Can Open Source Catch Microsoft By The Horn?
How exactly do you stop a much awaited, overly hyped software release from the billion dollar Redmond giant Microsoft? The Open Source front has no definite strategy on how to catch the raging bull by its Â’Longhorn’, but is closely following the Â“If you cant beat Â’em, join Â’emÂ” mantra.
Microsoft’s Longhorn release is slated for 2006, and the Linux desktop segment is in the firing line to be gored in its tracks. With a gradually developing market, the acceptance of Linux at the desktop level is still relatively low, and the last thing that Linux vendors need is a new OS from Microsoft.
According to the minutes posted to the Gnome’s foundation mail site, Gnome Foundation and Mozilla leaders have had a meeting on April 21, to discuss how Longhorn’s advanced Avalon and XAML technologies pose a serious threat to the future of Open Source.
Miguel de Icaza, founder of Ximian and CTO for the Novell Ximian Services business unit, said, Â“What makes Longhorn dangerous for the viability of Linux on the desktop, is the fact that the combination of Microsoft deployment power, XAML, Avalon and .NET is killer. It is what Java wanted to do with the Web, but with the channel to deploy it and the lessons learned from Java mistakes.Â”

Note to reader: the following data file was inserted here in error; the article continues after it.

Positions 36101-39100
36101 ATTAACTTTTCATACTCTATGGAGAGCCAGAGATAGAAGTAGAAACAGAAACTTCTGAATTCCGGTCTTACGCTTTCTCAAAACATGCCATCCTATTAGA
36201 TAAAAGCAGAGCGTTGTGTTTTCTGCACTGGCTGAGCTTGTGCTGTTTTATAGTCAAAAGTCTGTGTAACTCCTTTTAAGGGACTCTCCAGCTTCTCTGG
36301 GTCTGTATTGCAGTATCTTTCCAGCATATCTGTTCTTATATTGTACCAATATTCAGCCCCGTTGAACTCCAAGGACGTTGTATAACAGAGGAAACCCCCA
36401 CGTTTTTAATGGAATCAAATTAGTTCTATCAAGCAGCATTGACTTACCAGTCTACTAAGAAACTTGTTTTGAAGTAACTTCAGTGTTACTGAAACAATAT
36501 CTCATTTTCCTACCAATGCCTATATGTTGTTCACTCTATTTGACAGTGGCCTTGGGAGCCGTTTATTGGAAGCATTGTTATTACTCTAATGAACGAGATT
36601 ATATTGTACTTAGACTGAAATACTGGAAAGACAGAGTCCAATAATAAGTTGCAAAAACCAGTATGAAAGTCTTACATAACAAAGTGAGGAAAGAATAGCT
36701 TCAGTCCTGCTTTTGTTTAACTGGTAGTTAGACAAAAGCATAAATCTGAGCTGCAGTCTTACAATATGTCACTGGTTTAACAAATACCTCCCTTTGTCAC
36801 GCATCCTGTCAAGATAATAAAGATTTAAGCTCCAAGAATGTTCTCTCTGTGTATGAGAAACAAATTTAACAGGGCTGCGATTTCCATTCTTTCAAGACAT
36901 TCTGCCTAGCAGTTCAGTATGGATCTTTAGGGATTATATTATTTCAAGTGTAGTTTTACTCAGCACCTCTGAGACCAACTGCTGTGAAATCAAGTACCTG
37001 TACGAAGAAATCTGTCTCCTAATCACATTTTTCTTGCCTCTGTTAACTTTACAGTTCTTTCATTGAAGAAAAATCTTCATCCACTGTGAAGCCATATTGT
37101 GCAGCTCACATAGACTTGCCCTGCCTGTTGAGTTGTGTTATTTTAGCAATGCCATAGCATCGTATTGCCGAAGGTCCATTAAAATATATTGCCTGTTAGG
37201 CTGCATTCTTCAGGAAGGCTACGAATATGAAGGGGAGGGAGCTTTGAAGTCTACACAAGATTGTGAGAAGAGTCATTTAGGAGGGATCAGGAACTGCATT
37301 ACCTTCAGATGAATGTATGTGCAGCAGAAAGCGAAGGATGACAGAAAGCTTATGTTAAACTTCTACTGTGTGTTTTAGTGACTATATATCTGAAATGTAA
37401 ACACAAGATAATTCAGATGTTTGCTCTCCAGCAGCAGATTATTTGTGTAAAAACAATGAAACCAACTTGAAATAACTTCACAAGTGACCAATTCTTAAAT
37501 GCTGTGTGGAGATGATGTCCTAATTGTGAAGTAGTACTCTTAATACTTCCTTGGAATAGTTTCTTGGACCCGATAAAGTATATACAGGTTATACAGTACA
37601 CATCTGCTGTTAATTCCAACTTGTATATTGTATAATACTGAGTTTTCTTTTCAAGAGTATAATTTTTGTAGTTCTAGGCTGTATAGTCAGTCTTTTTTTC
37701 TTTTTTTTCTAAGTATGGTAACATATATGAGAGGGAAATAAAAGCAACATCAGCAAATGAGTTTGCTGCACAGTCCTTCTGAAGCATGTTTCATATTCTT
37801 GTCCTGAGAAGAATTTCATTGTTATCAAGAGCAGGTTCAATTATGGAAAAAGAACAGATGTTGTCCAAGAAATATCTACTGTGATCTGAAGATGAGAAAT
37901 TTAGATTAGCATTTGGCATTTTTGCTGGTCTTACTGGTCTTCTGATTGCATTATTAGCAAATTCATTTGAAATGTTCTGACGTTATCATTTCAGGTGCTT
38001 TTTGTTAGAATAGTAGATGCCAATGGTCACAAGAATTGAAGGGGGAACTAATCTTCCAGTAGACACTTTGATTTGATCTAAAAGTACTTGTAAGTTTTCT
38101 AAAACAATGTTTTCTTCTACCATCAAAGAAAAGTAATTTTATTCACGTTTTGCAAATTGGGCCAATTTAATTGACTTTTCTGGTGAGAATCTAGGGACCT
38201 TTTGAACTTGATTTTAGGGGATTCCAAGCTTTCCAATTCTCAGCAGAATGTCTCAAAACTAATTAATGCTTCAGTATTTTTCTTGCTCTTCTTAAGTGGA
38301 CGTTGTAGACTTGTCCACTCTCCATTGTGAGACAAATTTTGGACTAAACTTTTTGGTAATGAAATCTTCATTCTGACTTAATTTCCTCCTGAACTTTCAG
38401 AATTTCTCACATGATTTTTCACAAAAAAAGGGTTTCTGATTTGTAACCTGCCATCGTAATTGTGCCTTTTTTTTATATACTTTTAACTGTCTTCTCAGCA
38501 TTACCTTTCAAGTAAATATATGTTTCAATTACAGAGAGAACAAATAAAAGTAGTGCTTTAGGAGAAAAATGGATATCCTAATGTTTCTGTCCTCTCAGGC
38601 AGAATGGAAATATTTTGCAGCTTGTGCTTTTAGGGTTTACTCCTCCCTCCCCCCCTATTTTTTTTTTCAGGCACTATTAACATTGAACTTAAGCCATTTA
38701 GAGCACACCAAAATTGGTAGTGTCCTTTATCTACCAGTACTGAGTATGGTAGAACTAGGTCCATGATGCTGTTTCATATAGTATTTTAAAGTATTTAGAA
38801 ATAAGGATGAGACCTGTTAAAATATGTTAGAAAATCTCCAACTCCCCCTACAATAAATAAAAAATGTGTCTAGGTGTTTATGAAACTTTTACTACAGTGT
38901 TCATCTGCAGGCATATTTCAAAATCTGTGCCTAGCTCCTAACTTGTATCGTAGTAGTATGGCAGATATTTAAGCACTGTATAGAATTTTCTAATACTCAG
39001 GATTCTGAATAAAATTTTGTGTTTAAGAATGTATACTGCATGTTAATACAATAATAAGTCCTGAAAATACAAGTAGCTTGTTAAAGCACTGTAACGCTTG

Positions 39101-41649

Â“The combination means that Longhorn apps get the web-like deployment benefits: develop centrally, deploy centrally, and safely access any content with your browser,Â” added Icaza.
Gnome co-founder Nat Friedman has suggested that open-source vendors look into the possibilities of cloning XAML, as well as possibly building an Avalon competitor consisting of open-source components. Strong contenders are GIMP-based GTK+, and the XML User Interface Language developed by Mozilla
Avalon is the code name for the presentation subsystem that Microsoft is building to be part of Longhorn. XAML is the Extensible Application Markup Language that is tightly integrated with Avalon and will be the primary vehicle for writing Avalon applications.
“We need to slow the upgrade to Longhorn, and since that is relatively costly to businesses, if we can make cross-platform applications work well, there is an opportunity for Linux migration,” Friedman said, according to the meeting notes.
Detailing the seriousness of the issue, Icaza said, Â“The time is short. Microsoft will ship Avalon in 2-3 years, and they got a preview of the technology out. I see two possible options. Either Implement Avalon/XAML and ship it with Linux, or come up with our own, competitive stack. I think someone will eventually implement Avalon (with or without the assistance of the Mono team), its just something that developers enjoy doing.
Â“If we choose to go in our own direction, there are certain strengths in open source that we should employ to get to market quickly: requirements, design guidelines, key people who could contribute, compatibility requirements and deployment platforms. We have been referring internally at Novell to the later approach as the Salvador platform (after a long debate about whether it should be called MiggyLon or Natalon). We do not know if and when we would staff such an effort but its on the radar,Â” concluded Icaza.